Although living far away from your elderly loved one and their caregiver means you can't just stop by and do a load of laundry or pick up a medication refill, it doesn't mean you aren't able to provide support. Consider the following ways in which you can provide long-distance support for your loved one and their caregiver.
Obviously visiting is beneficial. When you can, head to town and give the caregiver a break. They probably have a family of their own and would welcome the opportunity to spend time with them. Take over the responsibilities for a few days and allow them to rest and recover so they don't get burned out. Your elderly loved one will also enjoy seeing you.
Even when you aren't able to be in town be sure to be in communication. Provide a listening ear for the caregiver so they can express any issues they are facing with your loved one. Offer to help where you can. Also communicate with your loved one to see if they are happy with their caregiver and the services they are getting.
At Caring Senior Service, we provide an easy way for caregivers, clients, and long-distance family members to stay up do date on care through our proprietary software, Tendio.
Create a Contact List
Create a contact list for your loved one. Include the addresses and phone numbers for the following people:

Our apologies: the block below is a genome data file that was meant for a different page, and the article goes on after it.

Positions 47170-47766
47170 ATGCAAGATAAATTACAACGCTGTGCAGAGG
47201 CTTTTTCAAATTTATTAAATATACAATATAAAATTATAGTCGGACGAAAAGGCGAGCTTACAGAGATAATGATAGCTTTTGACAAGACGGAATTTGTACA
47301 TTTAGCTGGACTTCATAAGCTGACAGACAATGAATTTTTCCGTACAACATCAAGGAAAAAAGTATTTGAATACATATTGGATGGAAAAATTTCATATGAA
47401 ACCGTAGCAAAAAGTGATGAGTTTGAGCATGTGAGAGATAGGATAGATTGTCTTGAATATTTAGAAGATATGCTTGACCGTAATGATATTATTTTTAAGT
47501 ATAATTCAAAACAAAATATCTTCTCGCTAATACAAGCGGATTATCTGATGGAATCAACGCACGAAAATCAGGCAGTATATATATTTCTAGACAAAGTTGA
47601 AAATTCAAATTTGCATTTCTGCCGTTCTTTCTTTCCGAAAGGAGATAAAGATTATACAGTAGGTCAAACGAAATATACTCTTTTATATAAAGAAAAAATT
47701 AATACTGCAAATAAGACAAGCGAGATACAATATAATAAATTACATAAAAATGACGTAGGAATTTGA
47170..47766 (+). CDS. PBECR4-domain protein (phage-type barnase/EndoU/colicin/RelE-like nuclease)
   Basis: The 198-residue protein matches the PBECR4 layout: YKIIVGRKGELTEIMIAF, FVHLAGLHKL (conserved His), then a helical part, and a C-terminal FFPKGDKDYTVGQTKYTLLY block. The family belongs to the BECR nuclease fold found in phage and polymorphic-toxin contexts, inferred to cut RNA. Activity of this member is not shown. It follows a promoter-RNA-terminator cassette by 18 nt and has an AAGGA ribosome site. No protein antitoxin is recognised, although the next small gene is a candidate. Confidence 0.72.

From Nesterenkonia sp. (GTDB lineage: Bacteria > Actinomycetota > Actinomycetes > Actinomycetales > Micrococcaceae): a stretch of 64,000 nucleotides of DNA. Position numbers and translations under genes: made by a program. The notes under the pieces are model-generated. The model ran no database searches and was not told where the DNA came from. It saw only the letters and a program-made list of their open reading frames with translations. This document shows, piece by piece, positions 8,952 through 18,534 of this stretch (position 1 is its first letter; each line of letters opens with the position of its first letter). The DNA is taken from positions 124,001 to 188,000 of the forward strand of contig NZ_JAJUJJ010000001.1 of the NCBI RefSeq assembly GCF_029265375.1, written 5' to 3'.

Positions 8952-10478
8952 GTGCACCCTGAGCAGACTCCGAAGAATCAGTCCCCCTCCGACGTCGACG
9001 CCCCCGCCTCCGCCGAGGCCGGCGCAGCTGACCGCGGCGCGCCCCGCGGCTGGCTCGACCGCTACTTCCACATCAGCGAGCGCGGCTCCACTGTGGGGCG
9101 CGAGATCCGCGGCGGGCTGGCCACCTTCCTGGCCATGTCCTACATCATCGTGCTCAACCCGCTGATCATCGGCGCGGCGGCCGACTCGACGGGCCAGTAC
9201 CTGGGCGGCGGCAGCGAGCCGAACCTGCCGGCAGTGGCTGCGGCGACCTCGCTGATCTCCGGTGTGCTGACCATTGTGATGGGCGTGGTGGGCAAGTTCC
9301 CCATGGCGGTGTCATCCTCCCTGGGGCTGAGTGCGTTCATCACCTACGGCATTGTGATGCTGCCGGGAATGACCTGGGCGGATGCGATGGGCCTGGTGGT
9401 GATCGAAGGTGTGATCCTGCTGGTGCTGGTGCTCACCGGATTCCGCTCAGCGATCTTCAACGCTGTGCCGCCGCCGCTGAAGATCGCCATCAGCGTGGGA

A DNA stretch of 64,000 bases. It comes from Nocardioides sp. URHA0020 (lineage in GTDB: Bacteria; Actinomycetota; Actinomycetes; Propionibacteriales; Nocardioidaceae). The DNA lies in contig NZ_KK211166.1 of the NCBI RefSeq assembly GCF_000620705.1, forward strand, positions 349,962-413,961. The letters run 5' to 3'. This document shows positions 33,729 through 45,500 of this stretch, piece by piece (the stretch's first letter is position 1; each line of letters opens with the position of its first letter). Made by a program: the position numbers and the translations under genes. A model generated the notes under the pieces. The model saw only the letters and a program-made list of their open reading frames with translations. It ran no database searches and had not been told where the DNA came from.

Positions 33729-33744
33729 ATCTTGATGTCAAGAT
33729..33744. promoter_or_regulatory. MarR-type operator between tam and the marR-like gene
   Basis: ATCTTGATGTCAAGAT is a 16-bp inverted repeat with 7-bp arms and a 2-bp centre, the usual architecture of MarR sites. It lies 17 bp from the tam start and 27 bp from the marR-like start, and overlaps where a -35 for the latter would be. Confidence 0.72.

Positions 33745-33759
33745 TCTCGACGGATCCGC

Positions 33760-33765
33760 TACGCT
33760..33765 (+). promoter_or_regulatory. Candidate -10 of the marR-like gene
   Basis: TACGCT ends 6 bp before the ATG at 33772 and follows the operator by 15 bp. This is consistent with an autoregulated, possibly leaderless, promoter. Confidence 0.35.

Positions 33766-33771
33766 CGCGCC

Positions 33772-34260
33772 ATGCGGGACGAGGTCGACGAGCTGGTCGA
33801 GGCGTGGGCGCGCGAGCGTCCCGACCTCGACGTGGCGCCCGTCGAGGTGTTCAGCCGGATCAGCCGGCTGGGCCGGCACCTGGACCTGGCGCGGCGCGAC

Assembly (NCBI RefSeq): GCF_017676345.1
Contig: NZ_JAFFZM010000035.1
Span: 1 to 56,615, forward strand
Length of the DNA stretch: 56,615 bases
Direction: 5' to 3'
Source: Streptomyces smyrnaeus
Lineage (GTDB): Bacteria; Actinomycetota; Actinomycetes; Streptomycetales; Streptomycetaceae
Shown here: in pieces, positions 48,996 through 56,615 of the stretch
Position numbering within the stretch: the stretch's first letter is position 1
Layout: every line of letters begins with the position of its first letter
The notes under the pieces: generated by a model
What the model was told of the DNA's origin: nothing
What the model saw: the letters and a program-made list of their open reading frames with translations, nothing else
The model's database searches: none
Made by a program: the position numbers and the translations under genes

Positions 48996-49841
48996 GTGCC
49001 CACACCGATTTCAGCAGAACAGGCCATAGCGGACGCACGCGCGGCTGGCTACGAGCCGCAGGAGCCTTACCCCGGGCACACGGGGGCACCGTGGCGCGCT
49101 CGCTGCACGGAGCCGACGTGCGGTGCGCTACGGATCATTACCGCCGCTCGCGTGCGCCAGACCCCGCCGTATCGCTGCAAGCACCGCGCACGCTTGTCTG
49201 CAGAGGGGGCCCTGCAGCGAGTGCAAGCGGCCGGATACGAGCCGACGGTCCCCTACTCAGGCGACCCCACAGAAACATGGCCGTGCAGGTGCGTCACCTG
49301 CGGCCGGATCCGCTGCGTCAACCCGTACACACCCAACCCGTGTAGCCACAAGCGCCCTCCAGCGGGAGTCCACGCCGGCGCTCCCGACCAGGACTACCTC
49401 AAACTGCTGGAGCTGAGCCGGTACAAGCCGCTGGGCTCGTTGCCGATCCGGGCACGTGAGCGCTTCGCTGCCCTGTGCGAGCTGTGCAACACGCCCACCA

Provide this contact list to the caregiver so they know who they can reach out to for help. Suggest they contact people on this list if a loved one needs assistance outside of the caregiver's work hours or if there is an emergency.
Collect Medical Information
Offer to be the person responsible for maintaining medical information. Collect the following information and keep it updated. Make sure the primary caregiver has a copy in case the information is needed.
List of health insurance policies and their policy numbers.
List of utility company names and their phone numbers.
List of current doctors and phone numbers.
List of all current medications.
Name and phone number of the pharmacy.
Financial information including assets, debts, bank accounts, credit cards, and life insurance policy information.
Location of important documents such as the birth certificate, social security number, deed to the home, Will, power of attorney, etc.
Being far away from a loved one requiring care doesn't mean you can't provide help to the caregiver. For more ideas on how you can support your loved one's caregiver, check out our caregiver toolkit.